How does the World Cup affect the transfer market?

How does the World Cup affect the transfer market?

The World Cup is the single biggest stage – and shop window – for football’s top talent, but just how much of an impact can it have on a player’s career?

We’ve looked at every summer signing made by clubs in the ‘big five’ European leagues since World Cup 2006 – including which players moved after the tournament – to see how the last three editions have influenced the transfer market.

Who snaps up the most World Cup talent?

If you’re an English fan watching the tournament this summer and see a player shine, there’s a decent chance you’ll be watching him strut his stuff in the Premier League before too long. Of all the players who managed at least 180 minutes at a World Cup and moved to a ‘big five’ league that same summer, over 40% ended up in the Premier League. This is more than double the share of the next most-popular destination – La Liga – and highlights the extent to which Premier League managers could be influenced by what they see in Russia.

We also saw a clear “World Cup premium” in the transfer fees, with twice as many of the 20 most expensive deals in each of those summers moving after the tournament was over than before or during it. Young players in particular have been proving their quality at international level, with over three quarters of those aged under 25 who featured at the tournament moving after it was over, compared to half of those in their late 20s and under a third of those already in their 30s, whose capabilities were presumably better-known.

Which nation’s players get the biggest boost in a World Cup year?

In recent years, tournament hype has benefited certain nations more than others, with Belgium’s bumper crop of talent getting the biggest boost. If we look at the top 10 transfers in each of the big five leagues over every season since 2006, the number involving Belgians increases by 50% in summers when there’s a World Cup on, with Brazilians, Italians and Serbians all seeing an increased demand for their services. Portuguese and Colombian players, meanwhile, have been less popular, which in the latter’s case surely owes something to their qualifying difficulties in recent years.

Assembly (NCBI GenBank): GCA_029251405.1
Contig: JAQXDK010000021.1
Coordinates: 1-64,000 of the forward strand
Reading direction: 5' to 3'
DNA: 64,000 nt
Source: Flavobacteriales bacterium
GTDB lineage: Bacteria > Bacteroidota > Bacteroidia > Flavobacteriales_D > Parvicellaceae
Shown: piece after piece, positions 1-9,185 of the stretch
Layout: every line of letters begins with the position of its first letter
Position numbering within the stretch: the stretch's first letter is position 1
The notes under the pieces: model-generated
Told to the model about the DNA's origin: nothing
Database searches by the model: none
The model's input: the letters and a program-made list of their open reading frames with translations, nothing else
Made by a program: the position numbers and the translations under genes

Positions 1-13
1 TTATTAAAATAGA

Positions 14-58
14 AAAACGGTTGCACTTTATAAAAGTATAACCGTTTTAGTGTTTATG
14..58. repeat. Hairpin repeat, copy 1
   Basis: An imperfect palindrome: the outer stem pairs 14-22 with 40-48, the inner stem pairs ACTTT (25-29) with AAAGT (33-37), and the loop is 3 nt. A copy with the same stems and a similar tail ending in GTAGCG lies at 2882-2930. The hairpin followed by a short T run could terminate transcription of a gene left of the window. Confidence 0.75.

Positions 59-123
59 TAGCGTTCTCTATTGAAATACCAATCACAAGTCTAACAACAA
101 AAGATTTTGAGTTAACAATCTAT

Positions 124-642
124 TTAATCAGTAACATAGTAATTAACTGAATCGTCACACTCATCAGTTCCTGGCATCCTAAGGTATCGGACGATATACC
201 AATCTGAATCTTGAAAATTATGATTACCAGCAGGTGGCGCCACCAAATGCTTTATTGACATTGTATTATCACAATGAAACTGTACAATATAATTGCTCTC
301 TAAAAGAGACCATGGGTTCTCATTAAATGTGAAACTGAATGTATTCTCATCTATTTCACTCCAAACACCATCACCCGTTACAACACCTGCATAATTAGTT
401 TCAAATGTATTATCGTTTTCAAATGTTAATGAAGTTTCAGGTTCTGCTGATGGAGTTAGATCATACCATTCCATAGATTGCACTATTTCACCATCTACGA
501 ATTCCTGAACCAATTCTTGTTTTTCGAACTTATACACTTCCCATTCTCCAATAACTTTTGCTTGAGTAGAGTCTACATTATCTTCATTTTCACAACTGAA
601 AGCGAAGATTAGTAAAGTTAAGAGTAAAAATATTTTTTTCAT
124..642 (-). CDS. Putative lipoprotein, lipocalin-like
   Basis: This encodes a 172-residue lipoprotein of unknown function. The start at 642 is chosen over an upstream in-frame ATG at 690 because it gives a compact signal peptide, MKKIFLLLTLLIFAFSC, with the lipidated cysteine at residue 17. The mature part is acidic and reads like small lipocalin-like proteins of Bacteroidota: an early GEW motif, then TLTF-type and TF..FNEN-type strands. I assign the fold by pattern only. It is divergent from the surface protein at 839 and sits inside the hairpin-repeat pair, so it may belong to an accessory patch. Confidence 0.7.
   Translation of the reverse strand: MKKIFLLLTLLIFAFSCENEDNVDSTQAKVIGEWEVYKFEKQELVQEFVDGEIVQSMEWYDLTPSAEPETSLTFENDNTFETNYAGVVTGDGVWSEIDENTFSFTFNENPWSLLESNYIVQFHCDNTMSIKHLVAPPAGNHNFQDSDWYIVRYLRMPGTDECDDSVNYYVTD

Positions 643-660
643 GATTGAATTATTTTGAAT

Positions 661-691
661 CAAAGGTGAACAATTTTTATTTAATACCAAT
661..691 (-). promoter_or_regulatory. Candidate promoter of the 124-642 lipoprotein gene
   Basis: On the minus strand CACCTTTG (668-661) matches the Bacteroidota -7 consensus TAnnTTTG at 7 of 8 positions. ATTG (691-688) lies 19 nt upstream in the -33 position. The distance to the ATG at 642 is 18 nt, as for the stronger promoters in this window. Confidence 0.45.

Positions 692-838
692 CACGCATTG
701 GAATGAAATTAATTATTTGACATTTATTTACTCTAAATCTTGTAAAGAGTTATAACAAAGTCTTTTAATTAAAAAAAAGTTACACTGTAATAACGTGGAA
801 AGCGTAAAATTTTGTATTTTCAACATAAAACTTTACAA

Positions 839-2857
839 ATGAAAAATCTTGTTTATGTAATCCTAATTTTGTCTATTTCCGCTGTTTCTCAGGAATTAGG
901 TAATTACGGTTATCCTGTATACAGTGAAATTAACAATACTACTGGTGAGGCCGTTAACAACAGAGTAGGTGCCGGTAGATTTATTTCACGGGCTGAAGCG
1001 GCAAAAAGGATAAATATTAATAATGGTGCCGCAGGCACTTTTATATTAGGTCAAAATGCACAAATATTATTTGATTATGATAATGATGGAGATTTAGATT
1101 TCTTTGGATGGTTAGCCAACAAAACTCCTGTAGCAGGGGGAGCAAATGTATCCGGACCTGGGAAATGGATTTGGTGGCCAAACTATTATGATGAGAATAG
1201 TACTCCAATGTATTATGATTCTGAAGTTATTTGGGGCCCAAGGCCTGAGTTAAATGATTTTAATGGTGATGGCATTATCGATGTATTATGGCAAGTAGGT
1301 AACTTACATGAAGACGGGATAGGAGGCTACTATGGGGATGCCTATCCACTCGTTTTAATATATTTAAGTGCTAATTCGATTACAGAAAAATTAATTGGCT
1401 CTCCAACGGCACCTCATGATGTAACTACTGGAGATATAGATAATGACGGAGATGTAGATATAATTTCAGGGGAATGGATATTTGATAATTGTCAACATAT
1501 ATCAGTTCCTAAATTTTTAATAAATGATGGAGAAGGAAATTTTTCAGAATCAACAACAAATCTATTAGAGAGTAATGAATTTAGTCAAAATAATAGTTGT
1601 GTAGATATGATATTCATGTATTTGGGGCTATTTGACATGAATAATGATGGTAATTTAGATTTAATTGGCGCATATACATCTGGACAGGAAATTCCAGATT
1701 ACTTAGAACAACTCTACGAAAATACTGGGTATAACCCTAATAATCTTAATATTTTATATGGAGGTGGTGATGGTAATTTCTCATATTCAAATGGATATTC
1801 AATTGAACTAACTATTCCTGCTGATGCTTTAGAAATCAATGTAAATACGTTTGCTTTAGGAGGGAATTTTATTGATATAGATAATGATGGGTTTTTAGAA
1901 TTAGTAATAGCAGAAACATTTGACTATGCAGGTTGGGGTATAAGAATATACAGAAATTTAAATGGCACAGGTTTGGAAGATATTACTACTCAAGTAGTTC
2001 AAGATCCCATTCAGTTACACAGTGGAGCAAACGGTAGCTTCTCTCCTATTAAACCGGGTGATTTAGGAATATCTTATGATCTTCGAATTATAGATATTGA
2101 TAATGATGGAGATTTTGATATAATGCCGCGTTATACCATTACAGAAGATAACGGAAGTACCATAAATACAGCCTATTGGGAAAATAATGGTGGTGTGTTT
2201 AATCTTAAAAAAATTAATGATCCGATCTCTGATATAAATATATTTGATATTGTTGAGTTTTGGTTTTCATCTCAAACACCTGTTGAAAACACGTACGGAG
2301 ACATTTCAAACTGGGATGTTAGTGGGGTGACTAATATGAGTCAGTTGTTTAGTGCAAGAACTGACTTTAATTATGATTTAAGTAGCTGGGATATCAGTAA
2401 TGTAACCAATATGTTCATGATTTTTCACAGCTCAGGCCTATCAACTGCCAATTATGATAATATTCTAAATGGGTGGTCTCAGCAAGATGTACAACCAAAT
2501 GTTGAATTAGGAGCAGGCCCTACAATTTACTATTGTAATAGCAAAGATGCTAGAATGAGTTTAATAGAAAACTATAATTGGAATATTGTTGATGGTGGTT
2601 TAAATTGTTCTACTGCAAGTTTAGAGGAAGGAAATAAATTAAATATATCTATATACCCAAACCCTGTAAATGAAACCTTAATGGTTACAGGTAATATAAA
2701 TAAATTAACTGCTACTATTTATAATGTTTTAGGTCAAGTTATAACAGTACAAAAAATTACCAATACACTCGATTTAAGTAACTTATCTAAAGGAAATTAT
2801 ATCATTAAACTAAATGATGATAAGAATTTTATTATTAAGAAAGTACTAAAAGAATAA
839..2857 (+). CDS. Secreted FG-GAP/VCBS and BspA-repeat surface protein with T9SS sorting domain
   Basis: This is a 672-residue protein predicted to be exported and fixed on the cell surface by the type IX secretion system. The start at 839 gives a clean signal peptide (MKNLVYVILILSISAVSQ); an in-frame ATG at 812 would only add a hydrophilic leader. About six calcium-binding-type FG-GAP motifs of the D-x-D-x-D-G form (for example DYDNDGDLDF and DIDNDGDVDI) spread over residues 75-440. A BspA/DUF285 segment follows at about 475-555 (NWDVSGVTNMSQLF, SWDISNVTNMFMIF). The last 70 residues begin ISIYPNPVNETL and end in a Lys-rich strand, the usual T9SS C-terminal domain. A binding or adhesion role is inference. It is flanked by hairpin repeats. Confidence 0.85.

World Cup flops

The Premier League’s habit of buying players off the back of a strong showing at the World Cup is well-established, but has often backfired. You can actually make quite the eyebrow-raising starting XI out of the high-profile flops who have joined – and in many cases swiftly departed – the English top flight.

Four summers ago we saw a promising Luke Shaw begin his nightmarish stint at Old Trafford, but also strikers Mario Balotelli and Enner Valencia struggle to translate their scoring rate in Brazil to the Premier League. The tournament before that earned Christian Poulsen a move to Liverpool but he was quietly offloaded to French minnows Evian a year later, while Jerome Boateng bombed at Manchester City before resuming his stellar trajectory at Bayern Munich the following season.

Why shortening the English transfer window is a bad idea

One factor set to limit how the potential damage of a post-tournament trolley dash is the planned early closure of the English transfer window before the start of next season. However, with the other European nations not set to follow suit, this exposes Premier League clubs to late bids for their top talent when they are unable to shop for an immediate replacement.

Again we found that we could build quite an interesting XI out of players who have left England’s top flight at a later stage than August 9 that illustrates how much talent could be lost if the continent’s giants come calling. Real Madrid are by far the biggest culprits, having spirited away the likes of Gareth Bale, Luka Modric and Arjen Robben in late August over the years, so could cause chaos with a late summer bid for the likes of Harry Kane or Mohamed Salah.

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